The Chiefs are among 14 NFL teams who received a share of millions in taxpayer money from the U.S. Department of Defense for military advertising during 2011-14, according to federal contract records.
In 2011, the Chiefs were paid $125,000 for an agreement with the Missouri National Guard, which received advertising on the team’s website, recruiting booths at Arrowhead Stadium and sponsorship for a Dec. 18 game against the Green Bay Packers.
The New York Jets also received money from the National Guard in exchange for advertising, as well as an on-screen tribute to soldiers called “Hometown Heroes,” an arrangement that was criticized by U.S. Sen. Jeff Flake, an Arizona Republican. The Department of Defense and New Jersey Guard paid the Jets $377,000 from 2011-14 for the salutes and other advertising, according to NJ.com.
Arizona’s other U.S. Senator, Republican John McCain, released a report on government waste last week that questioned why the National Guard spent $49.1 million for professional sports sponsorships in 2014, including deals with teams such as the Jets that looked like a military tribute but were advertisements.
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The Chiefs, however, said in a statement that their agreement with the Missouri National Guard was about advertising and not tributes to service members. A request for comment from the Guard was not returned.
“The Kansas City Chiefs had a partnership with the Missouri National Guard in 2011,” the team’s statement said. “The agreement was for one year and was strictly for promotional and advertising elements.”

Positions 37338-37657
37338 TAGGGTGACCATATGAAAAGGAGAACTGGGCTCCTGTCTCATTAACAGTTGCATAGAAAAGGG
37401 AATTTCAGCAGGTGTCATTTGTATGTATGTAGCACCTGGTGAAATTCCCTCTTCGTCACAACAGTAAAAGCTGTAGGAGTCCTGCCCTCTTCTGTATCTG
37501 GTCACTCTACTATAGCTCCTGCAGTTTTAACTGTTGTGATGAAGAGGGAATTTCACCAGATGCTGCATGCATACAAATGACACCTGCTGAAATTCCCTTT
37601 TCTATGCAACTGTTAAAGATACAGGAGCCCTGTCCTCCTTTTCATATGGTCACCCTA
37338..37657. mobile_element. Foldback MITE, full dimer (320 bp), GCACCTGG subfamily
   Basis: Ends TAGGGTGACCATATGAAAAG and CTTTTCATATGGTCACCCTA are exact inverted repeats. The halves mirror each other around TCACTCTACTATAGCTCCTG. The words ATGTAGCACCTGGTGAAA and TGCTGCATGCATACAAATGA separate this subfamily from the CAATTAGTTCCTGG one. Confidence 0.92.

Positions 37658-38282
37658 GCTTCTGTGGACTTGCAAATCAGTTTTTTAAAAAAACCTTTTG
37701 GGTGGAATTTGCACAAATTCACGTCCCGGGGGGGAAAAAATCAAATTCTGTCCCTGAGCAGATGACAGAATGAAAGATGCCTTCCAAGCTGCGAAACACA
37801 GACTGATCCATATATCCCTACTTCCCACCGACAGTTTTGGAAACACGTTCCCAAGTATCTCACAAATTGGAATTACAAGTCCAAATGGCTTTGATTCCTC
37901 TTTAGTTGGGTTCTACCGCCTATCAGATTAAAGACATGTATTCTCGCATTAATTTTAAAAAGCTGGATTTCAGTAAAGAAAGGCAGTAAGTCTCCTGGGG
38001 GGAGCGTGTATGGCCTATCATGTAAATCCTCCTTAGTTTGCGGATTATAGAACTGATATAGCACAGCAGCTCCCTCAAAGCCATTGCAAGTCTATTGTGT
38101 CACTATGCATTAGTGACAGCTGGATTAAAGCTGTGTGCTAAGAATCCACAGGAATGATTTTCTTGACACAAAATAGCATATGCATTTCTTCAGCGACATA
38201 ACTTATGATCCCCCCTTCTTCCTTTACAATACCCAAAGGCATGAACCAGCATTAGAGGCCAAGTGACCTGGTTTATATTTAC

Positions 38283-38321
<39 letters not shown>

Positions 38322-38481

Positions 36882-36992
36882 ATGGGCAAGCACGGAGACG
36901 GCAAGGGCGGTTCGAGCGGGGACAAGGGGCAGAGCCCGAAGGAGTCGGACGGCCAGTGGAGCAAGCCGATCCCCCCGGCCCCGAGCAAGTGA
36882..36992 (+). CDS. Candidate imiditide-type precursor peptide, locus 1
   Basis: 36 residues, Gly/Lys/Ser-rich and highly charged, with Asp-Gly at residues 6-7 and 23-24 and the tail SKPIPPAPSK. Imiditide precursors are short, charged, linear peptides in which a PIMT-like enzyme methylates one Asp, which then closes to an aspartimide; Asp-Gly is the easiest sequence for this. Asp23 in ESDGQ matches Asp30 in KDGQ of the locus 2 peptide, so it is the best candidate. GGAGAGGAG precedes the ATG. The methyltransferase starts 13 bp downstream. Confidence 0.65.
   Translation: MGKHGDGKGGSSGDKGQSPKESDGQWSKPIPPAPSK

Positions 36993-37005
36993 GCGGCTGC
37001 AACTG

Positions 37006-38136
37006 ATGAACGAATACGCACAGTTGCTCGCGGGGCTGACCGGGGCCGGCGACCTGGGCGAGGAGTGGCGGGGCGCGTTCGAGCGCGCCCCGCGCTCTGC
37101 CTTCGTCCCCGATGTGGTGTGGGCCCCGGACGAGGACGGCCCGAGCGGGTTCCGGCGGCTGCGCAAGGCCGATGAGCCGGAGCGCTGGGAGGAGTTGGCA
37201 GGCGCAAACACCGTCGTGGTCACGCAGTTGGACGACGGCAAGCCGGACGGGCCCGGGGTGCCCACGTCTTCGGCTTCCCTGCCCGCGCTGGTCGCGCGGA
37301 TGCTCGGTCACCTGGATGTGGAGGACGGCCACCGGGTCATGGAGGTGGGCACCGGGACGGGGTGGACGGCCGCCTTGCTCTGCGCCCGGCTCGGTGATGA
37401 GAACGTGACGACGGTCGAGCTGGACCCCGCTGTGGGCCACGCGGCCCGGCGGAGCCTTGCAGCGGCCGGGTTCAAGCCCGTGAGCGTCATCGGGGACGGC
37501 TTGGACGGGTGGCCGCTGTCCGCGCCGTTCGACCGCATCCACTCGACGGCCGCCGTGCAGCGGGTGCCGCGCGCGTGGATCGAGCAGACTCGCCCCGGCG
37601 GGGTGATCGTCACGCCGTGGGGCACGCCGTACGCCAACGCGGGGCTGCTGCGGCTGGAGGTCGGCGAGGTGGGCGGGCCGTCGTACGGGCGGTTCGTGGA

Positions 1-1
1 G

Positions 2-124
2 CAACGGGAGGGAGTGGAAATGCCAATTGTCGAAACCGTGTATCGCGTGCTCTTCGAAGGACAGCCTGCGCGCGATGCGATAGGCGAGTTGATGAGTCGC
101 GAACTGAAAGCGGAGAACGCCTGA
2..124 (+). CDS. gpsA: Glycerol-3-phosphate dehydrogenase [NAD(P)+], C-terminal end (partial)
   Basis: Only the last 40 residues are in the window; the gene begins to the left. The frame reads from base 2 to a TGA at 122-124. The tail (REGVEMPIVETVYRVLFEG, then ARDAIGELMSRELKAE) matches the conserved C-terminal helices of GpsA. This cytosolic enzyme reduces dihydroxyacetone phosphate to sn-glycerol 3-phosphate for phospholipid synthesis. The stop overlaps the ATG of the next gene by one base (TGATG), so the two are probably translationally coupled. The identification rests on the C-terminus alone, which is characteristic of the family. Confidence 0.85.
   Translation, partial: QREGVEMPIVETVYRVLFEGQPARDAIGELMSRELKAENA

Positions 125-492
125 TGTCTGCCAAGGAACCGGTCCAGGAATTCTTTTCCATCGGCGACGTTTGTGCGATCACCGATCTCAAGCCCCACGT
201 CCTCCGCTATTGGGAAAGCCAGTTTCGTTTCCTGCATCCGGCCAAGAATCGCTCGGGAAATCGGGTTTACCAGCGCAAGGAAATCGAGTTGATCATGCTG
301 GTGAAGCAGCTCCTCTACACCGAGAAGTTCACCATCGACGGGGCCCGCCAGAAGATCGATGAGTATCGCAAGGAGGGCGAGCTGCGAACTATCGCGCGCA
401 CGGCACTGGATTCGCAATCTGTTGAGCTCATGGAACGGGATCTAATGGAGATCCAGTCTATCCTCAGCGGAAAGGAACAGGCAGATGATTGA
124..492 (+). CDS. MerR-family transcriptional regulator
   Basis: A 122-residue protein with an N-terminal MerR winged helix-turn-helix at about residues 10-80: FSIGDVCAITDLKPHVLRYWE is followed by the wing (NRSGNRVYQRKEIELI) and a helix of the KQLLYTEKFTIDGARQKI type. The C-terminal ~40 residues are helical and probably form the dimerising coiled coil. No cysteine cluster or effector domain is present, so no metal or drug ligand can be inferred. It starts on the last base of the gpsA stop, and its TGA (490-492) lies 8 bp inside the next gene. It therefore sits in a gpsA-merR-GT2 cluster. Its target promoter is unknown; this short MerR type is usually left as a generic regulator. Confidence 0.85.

The National Guard paid NFL teams $5.6 million in 2013 and 2014, according to the Los Angeles Times, and this year it is paying $4.1 million for sporting event advertising, including $1.2 million to NFL teams. The Chiefs’ agreement with the Missouri Guard was only for 2011.
The Chiefs’ game-day sponsorships, according to the team, can include digital, web and video-board advertising. These companies can request an on-field component, but the Chiefs say they do not charge their partners for that.
During the Chiefs game vs. Green Bay in 2011, the National Guard presented its high school football coach of the year awards to Blue Valley’s Eric Driskell and Pembroke Hill’s Sam Knopik on the field.
That ceremony and the guard’s sponsorship of the game was unrelated to the Chiefs’ own efforts to recognize the military.
“None of those elements were related to our annual Military Appreciation Day. The Chiefs have and will proudly continue to show our support for all branches of the armed forces through a number of different initiatives,” the team’s statement said.
The Chiefs’ Military Appreciation Day, held during a November home game, features a pregame celebration with more than 100 individuals representing all branches of the military, who hold a field-sized American flag during the National Anthem.
The Chiefs held five military outreach events last year and two this year. One was a visit to the airmen and airwomen at Whiteman Air Force Base last November by general manager John Dorsey and Chiefs legends Bobby Bell, Len Dawson and Will Shields during the NFL’s “Salute to Service” month.
Most recently, the Chiefs’ tight ends visited Douglas MacArthur Middle School in Leavenworth on April 21 as part of the NFL’s “Play 60” campaign and signed autographs for Fort Leavenworth soldiers and their families.
Major League Baseball is contacting its teams about relationships with the military, Pat Courtney, chief communications officer for MLB, told the Los Angeles Times. A search of a government database that contained the Guard’s contracts with pro sports teams revealed no such arrangements with the Royals during 2011-15.
“So far we have not found any club who is receiving payments from the armed forces in exchange for an in-game military salute,” he said.
Star news services contributed to this report